Laws should be simple and all-encompassing to be fair

Aaron Berk is a computer engineering junior and Mustang Daily political columnist.

We are a country of laws and many would say those laws are what keeps our society civilized and allows us to go about our business in an orderly and structured society. Much of what political debates consist of is arguments as to what the laws should or should not be. I’d like to take a step back for a minute though and look at the big picture of laws. This is a subject we all should agree on, but not all laws are how we want them to be.

The laws should be all encompassing, meaning that they apply to everyone and in all circumstances. There are sometimes special cases where unordinary actions are generally permitted (perhaps an emergency responder on a call) but these special cases should be considered when laws are drafted and enacted. The law should be explicit in what it means, and there should be no exceptions that are just generally understood to exist but that aren’t actually enumerated in the law itself. The reasoning for this is that laws should be respected. If it’s just generally understood that in certain circumstances it’s okay to violate the law, then all laws lose some of their weight and respect.

Additionally, laws should be clear and concise. The whole point of having laws revolves around the expectation for people to follow them, and in order for people to follow laws they first have to understand them. It’s amazing how many laws we have now that are difficult to understand. Not only are some laws difficult to understand, but the sheer number of laws we have makes it impossible for any one person to actually know all the laws. Having an inordinate number of laws has a similar effect as having unclear laws: people won’t know and understand them and thus are likely to not follow them.

It would seem to me that having laws that are all encompassing, clear, and concise would be in everyone’s best interest. After all, we want to establish a playing field with clear rules as well as clear consequences for what happens when you break those rules. Unfortunately, I don’t believe our laws possess any of those three qualities, which begs the question — why don’t they?

I think we can attribute much of our poor legislation to the games of politics. It has become in Congress’ best interest to have long and complicated laws. Accountability goes out the window when people can’t make sense of 1,000+ page bills. It’s hard to track down what gets slipped in and has absolutely nothing to do with the title of the bill.

Furthermore, it’s unfortunate that the bills are so lengthy as it makes it difficult for a representative to vote on the bill. Just about any bill is bound to have some good provisions and bad provisions by any individual’s standards, so it leaves representatives in a quandary of whether or not the good outweighs the bad. It’s practically the norm these days that representatives vote for bad laws just because they’re attached to ones they approve of. Undoubtedly though over time the more questionable laws pile up and their effects become more and more apparent.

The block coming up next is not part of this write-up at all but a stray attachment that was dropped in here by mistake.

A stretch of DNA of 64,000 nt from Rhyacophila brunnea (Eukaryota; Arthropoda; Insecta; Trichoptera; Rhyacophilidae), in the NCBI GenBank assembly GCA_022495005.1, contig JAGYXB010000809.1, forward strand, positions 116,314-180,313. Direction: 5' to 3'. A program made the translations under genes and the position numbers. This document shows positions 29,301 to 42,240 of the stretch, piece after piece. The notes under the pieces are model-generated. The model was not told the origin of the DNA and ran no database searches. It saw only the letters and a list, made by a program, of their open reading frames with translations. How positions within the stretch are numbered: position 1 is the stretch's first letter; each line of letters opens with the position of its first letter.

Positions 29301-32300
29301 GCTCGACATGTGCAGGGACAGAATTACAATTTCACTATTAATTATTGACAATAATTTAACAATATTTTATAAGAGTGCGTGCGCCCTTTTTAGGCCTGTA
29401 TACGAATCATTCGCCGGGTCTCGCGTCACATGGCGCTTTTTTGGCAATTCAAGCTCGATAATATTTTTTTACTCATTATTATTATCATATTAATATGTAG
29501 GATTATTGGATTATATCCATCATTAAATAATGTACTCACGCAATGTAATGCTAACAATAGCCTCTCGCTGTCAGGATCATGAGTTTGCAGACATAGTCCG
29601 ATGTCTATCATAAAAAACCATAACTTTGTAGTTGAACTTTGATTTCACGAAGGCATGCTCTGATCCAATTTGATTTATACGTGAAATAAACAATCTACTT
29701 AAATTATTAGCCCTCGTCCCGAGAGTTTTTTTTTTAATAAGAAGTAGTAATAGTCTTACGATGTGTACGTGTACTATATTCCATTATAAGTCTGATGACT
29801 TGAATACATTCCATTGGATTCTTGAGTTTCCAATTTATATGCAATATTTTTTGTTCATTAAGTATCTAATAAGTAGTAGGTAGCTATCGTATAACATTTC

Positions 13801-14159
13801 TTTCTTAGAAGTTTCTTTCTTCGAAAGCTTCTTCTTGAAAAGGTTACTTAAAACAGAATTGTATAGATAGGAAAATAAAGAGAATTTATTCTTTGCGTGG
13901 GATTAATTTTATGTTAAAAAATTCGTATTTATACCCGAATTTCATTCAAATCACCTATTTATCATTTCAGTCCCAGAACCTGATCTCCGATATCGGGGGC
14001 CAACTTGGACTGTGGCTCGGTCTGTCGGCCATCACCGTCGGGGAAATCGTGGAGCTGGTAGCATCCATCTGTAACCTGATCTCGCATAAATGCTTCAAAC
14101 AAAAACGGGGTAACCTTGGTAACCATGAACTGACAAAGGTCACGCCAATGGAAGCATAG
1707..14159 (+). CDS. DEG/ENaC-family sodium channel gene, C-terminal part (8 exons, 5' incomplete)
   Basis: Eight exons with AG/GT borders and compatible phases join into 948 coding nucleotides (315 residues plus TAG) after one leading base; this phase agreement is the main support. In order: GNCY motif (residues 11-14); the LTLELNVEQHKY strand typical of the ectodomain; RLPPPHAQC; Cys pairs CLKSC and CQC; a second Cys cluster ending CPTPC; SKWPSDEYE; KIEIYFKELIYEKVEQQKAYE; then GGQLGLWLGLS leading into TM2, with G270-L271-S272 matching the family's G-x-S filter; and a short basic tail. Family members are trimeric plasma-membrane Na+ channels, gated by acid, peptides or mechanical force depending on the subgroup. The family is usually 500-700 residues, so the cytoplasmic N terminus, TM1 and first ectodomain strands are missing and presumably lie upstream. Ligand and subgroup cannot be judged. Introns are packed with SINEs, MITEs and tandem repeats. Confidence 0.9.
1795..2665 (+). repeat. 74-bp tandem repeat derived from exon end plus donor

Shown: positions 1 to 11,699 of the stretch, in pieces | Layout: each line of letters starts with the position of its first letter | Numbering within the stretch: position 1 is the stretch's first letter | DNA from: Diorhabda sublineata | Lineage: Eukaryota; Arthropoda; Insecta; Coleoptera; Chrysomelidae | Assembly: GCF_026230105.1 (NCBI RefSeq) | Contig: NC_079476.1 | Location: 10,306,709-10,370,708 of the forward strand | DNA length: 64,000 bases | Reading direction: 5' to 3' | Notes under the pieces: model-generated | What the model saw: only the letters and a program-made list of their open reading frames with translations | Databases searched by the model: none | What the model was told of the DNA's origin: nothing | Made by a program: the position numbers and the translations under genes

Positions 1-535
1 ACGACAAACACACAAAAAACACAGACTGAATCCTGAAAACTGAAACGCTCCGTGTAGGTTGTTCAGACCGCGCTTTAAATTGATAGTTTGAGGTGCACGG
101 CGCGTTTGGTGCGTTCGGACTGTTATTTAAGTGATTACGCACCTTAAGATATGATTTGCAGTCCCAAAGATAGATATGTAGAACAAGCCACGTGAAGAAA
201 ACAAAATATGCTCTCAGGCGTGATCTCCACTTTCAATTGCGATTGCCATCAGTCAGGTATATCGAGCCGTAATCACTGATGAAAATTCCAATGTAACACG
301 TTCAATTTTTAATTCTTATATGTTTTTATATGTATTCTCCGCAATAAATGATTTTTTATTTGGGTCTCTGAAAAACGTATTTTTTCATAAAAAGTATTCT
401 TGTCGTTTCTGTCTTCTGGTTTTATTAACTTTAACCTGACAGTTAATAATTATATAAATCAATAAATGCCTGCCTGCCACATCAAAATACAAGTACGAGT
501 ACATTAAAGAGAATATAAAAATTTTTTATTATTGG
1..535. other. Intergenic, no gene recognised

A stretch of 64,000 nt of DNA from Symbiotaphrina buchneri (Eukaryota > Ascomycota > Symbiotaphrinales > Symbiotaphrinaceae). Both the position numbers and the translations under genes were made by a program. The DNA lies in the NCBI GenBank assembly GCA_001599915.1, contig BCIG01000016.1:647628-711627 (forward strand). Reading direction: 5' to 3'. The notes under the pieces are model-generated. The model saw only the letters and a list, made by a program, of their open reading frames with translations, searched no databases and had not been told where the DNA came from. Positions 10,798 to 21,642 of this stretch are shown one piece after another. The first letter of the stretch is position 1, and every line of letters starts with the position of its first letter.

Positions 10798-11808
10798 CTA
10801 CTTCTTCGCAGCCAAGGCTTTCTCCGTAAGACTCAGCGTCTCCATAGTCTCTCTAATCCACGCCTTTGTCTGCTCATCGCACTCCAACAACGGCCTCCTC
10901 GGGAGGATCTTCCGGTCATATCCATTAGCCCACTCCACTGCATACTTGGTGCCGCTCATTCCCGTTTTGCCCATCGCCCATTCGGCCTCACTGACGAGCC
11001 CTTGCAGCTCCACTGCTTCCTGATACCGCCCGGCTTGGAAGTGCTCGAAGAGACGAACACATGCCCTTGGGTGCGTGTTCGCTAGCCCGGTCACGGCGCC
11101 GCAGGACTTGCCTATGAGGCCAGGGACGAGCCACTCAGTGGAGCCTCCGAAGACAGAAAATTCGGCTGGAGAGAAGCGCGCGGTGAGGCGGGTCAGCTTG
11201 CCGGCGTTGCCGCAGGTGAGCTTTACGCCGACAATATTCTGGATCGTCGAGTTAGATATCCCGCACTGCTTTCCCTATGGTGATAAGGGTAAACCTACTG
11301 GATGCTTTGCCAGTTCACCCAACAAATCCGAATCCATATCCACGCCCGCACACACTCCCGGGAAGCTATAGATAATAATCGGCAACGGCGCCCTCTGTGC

I think this process inevitably alienates all of the population. Different enforcement agents will undoubtedly make you face these laws at one point or another, whether it be an agency, a police officer, an IRS agent, etc. The law has become a force against even those who wish to abide by it. The law has become not about protecting us, but it has started to entrap us. This concept is not new but perhaps its significance and importance has been forgotten. People routinely hire accountants to do their taxes for them, as taxes are ridiculously complex. People also routinely hire attorneys and often times people’s guilt depends not on how well their attorney can argue their case, but because of their attorney’s knowledge of the laws and relevant judicial cases.

When laws become so numerous, so complex, and so impossible to grasp, they stop serving the purpose of laws.

  • Lauren Church

    After reading your piece, there are some points that I agree with, and several that I do not.

    First, generalizing that all laws are confusing to all people makes for a faulty argument. An example of a confusing law would be helpful and make your point less vague.

    You argue that “the whole point of having laws revolves around the expectation for people to follow them, and in order for people to follow laws they first have to understand them.” My issue with this statement is that you use the word people as if you are generalizing the whole population to fit into this “confused category.” The non-sequitor in the statement comes to the surface when you imply that people do not understand the laws strictly because the laws were written unclearly. Realistically, couldn’t it also be that people don’t understand the laws because they don’t try to understand them? Maybe the people who don’t understand, don’t take the time to follow the basic points of the laws.

    I agree with you that laws should be respected but honestly, when a law is disrespected, it is not solely because it is not clear, concise, or able to be easily understood. I would find it reasonable to say that more often than not, when a law is broken, the person is aware that they are doing so.

    “It has become in Congress’ best interest to have long and complicated laws.” This statement is a clear example of a non-sequitor. You imply that congress uses lengthy, complicated laws to distract and confuse the people? Maybe the reason behind their lengthy laws is the intent of being as thorough as possible. There are so many other possibilities for Congress’ reasoning behind how laws are written, therefore your conclusion should not be the only one taken into consideration.

    Lauren Church